Age of Assassins. Book Review

Age of Assassins by R J Barker
Orbit, p/b, 432pp, £8.99
Reviewed by Joely Black

Girton is a trainee assassin, devoted to his master Merala, sent on a mission to weed out the prospective murderer of the heir to the Maniyadoc throne. His role forces him to go undercover as a squire amongst a group of dangerous, ambitious young men, vying for favour and fortune in the training arena as well as the court. Girton must hide his abilities, side-step bullies and attempts on his own life, all to help his master find their target.

Barker has done a great job of realising a traditional medieval world with an overlay of sorcery, portraying the magical element as a destructive, life-sucking force that has done irreparable damage to the land. In some senses, this is medieval post-apocalyptic fiction, creating an atmosphere of tension that bleeds into the more conventional aspects of the novel.

In places, it can feel heavy and a little slow, given the lengths Barker has gone to describe battle sequences and the matters of court. It doesn’t quite have the grip of Game of Thrones, but there is plenty to keep the reader interested, including a host of characters all with plenty of motivation to eliminate the heir. The book emerges as a combination of swords-and-sorcery fantasy, Assassin’s Creed, and an Agatha Christie murder mystery. This is well worth a go for fans of the genre, and it’s clear that there’s plenty more in Barker’s universe for readers to explore as he adds more to the series.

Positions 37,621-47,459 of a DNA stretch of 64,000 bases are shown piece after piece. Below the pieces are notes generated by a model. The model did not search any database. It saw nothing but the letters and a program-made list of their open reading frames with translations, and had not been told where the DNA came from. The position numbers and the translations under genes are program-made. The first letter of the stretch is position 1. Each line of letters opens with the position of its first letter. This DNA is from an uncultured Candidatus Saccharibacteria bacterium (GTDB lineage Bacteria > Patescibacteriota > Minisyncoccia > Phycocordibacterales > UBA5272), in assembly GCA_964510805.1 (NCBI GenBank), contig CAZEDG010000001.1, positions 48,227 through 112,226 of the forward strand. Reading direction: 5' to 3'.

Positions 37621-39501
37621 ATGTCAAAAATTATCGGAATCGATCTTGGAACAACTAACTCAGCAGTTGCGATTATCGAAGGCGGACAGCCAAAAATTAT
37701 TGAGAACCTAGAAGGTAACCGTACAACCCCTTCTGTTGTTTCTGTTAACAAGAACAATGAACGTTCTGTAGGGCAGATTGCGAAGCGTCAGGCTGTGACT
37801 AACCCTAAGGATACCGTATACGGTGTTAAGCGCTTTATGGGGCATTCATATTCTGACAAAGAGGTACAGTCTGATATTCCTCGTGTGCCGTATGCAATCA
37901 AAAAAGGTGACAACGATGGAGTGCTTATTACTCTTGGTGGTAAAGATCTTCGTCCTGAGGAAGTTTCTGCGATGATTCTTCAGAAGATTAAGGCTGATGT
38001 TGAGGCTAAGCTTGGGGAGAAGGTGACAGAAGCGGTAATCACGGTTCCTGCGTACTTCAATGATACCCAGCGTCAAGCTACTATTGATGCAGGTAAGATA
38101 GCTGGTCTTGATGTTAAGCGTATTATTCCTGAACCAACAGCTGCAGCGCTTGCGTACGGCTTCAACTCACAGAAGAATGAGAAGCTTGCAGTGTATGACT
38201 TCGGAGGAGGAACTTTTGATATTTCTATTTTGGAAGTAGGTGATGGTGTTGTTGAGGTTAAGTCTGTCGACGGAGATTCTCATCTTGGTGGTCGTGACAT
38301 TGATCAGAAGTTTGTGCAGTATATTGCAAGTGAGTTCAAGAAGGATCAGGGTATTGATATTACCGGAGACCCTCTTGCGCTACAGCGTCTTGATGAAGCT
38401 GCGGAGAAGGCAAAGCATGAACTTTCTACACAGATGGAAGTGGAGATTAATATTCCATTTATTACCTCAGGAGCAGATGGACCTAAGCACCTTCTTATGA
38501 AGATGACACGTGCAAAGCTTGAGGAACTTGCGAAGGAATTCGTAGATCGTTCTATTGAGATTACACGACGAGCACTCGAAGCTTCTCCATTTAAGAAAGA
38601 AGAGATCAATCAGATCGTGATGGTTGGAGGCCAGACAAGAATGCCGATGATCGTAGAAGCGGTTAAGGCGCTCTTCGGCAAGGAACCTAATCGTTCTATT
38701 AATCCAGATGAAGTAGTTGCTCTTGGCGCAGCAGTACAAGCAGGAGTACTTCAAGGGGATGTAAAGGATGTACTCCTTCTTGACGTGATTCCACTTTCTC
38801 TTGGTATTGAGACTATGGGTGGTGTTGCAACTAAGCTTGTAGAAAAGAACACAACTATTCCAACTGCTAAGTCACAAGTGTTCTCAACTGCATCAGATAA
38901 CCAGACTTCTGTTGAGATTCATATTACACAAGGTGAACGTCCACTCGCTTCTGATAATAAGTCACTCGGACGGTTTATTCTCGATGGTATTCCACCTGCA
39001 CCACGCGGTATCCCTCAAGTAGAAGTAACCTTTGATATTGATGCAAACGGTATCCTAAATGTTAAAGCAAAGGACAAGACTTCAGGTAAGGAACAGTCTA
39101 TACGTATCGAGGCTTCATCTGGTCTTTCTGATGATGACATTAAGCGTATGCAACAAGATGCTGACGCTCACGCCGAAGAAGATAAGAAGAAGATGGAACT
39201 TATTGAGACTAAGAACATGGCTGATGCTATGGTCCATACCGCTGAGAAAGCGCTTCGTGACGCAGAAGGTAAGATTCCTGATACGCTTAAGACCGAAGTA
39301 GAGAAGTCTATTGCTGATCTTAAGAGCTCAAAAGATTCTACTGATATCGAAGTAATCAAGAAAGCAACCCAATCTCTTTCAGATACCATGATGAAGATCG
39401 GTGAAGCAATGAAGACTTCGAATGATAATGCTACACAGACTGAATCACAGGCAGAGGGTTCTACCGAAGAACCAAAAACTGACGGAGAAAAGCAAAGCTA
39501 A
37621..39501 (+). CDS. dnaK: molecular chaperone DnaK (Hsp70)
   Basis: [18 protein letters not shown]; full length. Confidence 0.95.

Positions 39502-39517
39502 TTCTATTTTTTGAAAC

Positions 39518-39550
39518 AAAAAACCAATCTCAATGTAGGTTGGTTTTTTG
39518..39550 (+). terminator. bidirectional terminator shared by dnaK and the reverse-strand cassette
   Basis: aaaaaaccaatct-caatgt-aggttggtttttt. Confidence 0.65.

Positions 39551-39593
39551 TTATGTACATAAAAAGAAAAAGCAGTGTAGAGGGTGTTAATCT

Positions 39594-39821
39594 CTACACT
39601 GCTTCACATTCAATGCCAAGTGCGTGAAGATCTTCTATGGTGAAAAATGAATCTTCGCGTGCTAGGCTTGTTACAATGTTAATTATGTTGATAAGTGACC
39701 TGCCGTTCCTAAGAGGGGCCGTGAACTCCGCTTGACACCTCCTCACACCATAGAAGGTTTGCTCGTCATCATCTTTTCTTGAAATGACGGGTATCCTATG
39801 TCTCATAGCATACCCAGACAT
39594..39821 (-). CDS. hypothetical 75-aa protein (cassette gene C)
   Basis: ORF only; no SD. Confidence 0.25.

About Phil Lunt (905 Articles)
<p>Hailing from the rain-sodden, North Western wastelands of England, Phil has dabbled in many an arcane vocation. From rock-star to conveyor-belt scraper at a bread factory, ‘Dairy Logistics Technician’ to world’s worst waiter.</p> <p>He’s currently a freelance designer, actor, sometime writer/editor and Chair of the British Fantasy Society. He is on the Global Frequency and is still considering becoming an astronaut when he grows up.</p>